Richard Branson Rises to the PR Occasion Again

Today we’re happy to bring you a guest post from friend of the site Shawn Paul Wood. Shawn is a PR and copywriting professional with more than 20 years’ experience in the field, and he spent 12 of those years as an on-air host and radio news director. He currently writes for HCK2 Partners in Dallas and contributes to Talent Zoo‘s Flack Me blog; his clients range from notable corporate giants to megachurches, entrepreneurs and even a couple of entertainment bigwigs. Follow him on Twitter!

We have all heard the aphorism, “All news is good news.” One of the champions of that familiar saying is Sir Richard Branson, social media “influencer” and CEO of all things Virgin, who put the sentiment to the test when his airline expanded its routes to Scotland this week.

After appearing at the airliner door and traipsing down the stairs to the tarmac, he took his position on a literal promo platform to discuss the plane’s maiden voyage to Edinburgh. He then lifted his kilt so as to better display a new, um, marketing slogan: “Stiff Competition.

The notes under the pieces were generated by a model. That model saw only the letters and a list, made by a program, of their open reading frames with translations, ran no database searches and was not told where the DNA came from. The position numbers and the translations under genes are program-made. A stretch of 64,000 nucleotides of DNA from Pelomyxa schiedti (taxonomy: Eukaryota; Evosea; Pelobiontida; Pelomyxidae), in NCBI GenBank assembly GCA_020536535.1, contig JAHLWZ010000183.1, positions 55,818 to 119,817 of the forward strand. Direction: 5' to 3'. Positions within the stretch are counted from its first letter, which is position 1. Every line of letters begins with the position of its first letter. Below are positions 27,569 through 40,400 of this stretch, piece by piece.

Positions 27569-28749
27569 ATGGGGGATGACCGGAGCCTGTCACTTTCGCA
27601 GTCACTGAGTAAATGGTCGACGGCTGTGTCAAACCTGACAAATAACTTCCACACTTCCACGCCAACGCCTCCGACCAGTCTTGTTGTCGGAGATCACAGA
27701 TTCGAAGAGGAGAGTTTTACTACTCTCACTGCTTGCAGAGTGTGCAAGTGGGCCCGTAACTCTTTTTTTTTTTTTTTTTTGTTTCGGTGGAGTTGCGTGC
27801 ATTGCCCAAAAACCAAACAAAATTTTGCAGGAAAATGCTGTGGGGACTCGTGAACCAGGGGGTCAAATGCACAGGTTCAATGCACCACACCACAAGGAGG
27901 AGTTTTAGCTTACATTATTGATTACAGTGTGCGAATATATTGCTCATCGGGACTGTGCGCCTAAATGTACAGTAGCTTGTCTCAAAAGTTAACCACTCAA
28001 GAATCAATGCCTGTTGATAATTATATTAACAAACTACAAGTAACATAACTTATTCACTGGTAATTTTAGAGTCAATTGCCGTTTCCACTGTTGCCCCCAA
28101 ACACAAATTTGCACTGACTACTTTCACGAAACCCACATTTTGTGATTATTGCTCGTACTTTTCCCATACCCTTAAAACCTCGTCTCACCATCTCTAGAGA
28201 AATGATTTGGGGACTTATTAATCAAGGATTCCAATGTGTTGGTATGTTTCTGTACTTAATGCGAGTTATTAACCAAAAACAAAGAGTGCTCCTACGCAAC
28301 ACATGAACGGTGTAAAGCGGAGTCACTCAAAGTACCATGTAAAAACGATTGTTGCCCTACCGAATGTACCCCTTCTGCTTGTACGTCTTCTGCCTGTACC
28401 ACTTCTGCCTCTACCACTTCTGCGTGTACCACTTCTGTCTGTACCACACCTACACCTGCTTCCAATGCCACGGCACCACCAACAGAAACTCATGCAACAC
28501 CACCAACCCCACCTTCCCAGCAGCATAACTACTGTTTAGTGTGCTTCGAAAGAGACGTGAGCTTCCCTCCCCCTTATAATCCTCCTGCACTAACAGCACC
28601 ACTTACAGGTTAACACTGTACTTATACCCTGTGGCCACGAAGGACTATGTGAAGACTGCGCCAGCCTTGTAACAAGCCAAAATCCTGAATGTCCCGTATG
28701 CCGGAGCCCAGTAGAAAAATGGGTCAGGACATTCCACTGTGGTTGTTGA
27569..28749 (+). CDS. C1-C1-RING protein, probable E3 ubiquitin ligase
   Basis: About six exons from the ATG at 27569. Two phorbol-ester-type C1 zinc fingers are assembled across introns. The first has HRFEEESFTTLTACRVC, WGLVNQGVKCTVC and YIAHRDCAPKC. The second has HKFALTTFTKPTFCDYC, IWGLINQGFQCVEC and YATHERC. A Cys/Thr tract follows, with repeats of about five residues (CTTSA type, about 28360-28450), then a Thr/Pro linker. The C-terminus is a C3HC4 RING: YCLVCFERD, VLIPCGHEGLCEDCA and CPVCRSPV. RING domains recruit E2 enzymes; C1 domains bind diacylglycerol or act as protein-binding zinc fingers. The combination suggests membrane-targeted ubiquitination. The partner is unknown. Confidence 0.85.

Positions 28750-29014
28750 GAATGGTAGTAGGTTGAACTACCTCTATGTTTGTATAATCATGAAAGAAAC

As you can see in the picture, Branson was quite amused with himself (though we’re less impressed because it wasn’t that cold outside). The sly billionaire pulled one over on the leering press yet again — but this time he’s prompted a backlash.

The UK’s Daily Mail ran with the headline “Is this his tackiest PR stunt yet?” while also mentioning the airline’s reported losses of 135 million pounds (roughly $207 million USD) over the past two years. Coincidence? Possibly, but his shareholders’ and consumers’ opinions of his antics matter a great deal to his company.

The guy is a marketing wunderkind and is not afraid to invest in flippant ideas — but is “all news [really] good news?” Perhaps this stunt will prove it once and for all for Branson. Granted, I don’t think he will lose any sleep over the issue because he clearly enjoys gawking at the headlines. But if I were him, I’d be more concerned with the fact that I left the aforementioned shareholders and consumers to gawk at an ROI much, much smaller than my other…assets.

@PatrickCoffee Patrick Coffee is a senior editor for Adweek.